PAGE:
Archive for Wednesday, May 25, 2005

Caspian Sea pipeline to open flow of economic prospects

May 25, 2005

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— Presidents and oil company executives will inaugurate a 1,100-mile pipeline today that will carry millions of gallons of crude from the landlocked Caspian to the Mediterranean - a much-needed alternative to Mideast energy resources.

Analysts say the $3.2 billion, U.S.-backed Baku-Ceyhan pipeline also could help bring stability to the troubled region. The Caspian is thought to contain the world's third-largest oil and gas reserves.

"This global project will completely change the economic situation in Azerbaijan, and in the political sense it will influence the rest of the Caucasus and Central Asia," said Vafa Guluzade, a former foreign affairs adviser to the Azerbaijani government.

Built by a consortium led by BP PLC, the pipeline runs from Azerbaijan through Georgia to the Turkish port of Ceyhan.

Until now, Caspian states sent almost all their oil through Russian pipelines to reach world markets. The new route will neutralize any Russian attempts to use economic levers to bring former Soviet republics back under its wing, Guluzade said.

The pipeline "will carry a huge volume of oil, and Russia is nervous that it is being deprived of big money and also the possibility to dictate its terms to these states," he said.

Azerbaijan will earn taxes and royalties on the oil, while Georgia and Turkey are to profit from transit fees.

The presidents of Azerbaijan, Kazakhstan, Georgia and Turkey are to be on hand - along with U.S. Energy Secretary Samuel Bodman and oil executives - to watch Azerbaijani President Ilham Aliev open the taps today for the first symbolic drops of oil to enter the pipeline at the Sangachal oil terminal, about 25 miles south of the Azerbaijani capital, Baku.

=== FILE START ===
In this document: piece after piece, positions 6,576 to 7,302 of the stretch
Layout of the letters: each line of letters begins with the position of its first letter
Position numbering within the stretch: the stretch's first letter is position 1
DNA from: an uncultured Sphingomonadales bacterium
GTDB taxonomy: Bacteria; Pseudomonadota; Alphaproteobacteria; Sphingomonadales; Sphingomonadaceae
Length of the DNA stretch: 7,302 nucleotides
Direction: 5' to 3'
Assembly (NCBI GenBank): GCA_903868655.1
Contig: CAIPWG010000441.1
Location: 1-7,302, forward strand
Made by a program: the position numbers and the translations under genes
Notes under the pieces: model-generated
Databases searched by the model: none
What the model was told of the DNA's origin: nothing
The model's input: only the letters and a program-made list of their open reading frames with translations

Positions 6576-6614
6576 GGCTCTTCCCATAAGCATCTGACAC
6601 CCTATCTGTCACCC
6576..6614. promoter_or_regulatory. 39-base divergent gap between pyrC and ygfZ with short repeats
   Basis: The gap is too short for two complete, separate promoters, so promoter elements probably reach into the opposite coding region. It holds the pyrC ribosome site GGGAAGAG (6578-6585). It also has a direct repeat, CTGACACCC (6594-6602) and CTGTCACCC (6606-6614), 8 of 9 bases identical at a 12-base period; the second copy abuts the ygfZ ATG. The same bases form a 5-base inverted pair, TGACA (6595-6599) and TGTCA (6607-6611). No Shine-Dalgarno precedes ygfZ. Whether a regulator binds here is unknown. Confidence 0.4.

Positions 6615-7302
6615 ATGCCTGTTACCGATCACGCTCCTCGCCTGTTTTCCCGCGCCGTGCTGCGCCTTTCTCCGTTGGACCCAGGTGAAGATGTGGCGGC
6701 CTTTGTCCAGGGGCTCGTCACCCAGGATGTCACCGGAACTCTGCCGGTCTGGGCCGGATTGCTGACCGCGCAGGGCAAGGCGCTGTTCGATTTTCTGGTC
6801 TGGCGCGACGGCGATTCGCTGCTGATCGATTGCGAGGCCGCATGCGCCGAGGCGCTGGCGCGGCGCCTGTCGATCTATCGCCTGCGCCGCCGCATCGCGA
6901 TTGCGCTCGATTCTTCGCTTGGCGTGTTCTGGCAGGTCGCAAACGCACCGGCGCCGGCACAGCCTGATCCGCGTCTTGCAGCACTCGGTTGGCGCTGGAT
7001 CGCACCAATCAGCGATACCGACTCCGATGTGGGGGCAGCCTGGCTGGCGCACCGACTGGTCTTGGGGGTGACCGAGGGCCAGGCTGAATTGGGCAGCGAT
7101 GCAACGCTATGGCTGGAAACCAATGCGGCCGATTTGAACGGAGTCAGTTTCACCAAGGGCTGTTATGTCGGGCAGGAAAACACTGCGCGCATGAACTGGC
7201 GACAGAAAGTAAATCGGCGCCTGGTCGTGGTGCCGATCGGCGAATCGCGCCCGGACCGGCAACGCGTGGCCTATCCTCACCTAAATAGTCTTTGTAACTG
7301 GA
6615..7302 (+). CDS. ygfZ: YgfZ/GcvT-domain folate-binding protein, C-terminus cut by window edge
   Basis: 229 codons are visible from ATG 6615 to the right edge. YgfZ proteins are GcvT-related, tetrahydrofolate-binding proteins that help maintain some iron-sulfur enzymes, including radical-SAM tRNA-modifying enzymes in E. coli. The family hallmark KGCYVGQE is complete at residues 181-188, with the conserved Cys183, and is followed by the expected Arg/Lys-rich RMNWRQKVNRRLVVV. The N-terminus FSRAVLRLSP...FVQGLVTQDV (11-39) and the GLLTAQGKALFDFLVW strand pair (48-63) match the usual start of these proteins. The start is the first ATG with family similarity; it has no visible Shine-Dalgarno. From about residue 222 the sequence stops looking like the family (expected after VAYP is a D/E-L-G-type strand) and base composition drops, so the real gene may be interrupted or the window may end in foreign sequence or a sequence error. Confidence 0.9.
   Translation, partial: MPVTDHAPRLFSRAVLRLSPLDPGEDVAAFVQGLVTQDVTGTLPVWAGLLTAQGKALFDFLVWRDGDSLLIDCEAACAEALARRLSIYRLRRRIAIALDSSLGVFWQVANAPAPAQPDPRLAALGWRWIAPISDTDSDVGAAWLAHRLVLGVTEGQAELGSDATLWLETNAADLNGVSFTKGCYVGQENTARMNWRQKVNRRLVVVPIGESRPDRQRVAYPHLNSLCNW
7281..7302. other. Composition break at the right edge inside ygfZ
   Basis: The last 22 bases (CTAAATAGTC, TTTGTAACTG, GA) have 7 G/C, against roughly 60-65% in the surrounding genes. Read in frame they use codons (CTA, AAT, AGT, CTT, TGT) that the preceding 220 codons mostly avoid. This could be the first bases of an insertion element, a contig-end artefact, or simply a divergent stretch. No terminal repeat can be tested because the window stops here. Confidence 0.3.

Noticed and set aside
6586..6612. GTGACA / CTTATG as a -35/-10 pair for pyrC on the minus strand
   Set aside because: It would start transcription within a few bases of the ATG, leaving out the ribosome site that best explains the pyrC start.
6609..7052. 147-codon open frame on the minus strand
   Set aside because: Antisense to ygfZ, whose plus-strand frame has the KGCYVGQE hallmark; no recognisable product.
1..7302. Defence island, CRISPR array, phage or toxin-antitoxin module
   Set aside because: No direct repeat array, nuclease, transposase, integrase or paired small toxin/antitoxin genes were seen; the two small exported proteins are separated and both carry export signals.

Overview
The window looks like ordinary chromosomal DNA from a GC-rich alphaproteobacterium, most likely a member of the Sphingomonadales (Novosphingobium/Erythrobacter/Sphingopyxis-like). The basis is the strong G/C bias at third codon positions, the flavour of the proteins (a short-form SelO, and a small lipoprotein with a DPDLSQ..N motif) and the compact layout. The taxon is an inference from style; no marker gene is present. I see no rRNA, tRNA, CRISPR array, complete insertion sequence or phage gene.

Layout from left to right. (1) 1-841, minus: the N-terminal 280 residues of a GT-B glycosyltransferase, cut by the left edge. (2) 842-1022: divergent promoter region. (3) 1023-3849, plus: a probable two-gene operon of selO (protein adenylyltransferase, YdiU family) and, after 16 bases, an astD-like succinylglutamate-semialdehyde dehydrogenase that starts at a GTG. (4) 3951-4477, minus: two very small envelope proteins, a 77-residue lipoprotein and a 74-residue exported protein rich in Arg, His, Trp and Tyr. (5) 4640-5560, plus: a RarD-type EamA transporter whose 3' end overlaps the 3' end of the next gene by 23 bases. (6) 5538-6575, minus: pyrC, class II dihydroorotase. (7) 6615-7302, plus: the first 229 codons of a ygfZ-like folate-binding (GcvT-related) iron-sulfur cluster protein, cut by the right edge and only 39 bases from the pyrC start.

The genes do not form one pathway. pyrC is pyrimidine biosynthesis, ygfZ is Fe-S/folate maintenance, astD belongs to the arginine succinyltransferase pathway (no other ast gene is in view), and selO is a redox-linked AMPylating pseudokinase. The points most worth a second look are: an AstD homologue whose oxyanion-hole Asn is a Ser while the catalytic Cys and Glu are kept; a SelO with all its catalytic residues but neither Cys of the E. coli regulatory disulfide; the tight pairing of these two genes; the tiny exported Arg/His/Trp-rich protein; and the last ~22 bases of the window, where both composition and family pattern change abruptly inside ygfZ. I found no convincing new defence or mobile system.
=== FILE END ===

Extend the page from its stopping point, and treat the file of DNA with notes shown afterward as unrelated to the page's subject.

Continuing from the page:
Officials and reporters attend a groundbreaking ceremony of construction of the Baku-Ceyhan oil pipeline in Sangachal, Azerbaijan, Wednesday, in this Sept. 18, 2002, file photo. The 1,100-mile Baku-Ceyhan pipeline to be inaugurated today will not only bring Caspian oil to the West but could help bring stability to a troubled region, analysts say.

Officials and reporters attend a groundbreaking ceremony of construction of the Baku-Ceyhan oil pipeline in Sangachal, Azerbaijan, Wednesday, in this Sept. 18, 2002, file photo. The 1,100-mile Baku-Ceyhan pipeline to be inaugurated today will not only bring Caspian oil to the West but could help bring stability to a troubled region, analysts say.

Aliev and Kazakhstan President Nursultan Nazarbayev planned to sign an agreement on transporting Kazakh oil through the new pipeline Tuesday.

"We view this as a significant step forward in the energy security of that region," Bodman said Tuesday in Moscow.

The president of the pipeline consortium, Natik Aliev, said it would take up to a month and a half to fill the Azerbaijani section of the pipeline. The Georgian part will be ready after that, and then the Turkish stretch, which Turkish authorities have said should be filled by Aug. 15. It will take approximately 420 million gallons of crude to fill the entire pipeline.

Bodman said deliveries would begin in the fall.

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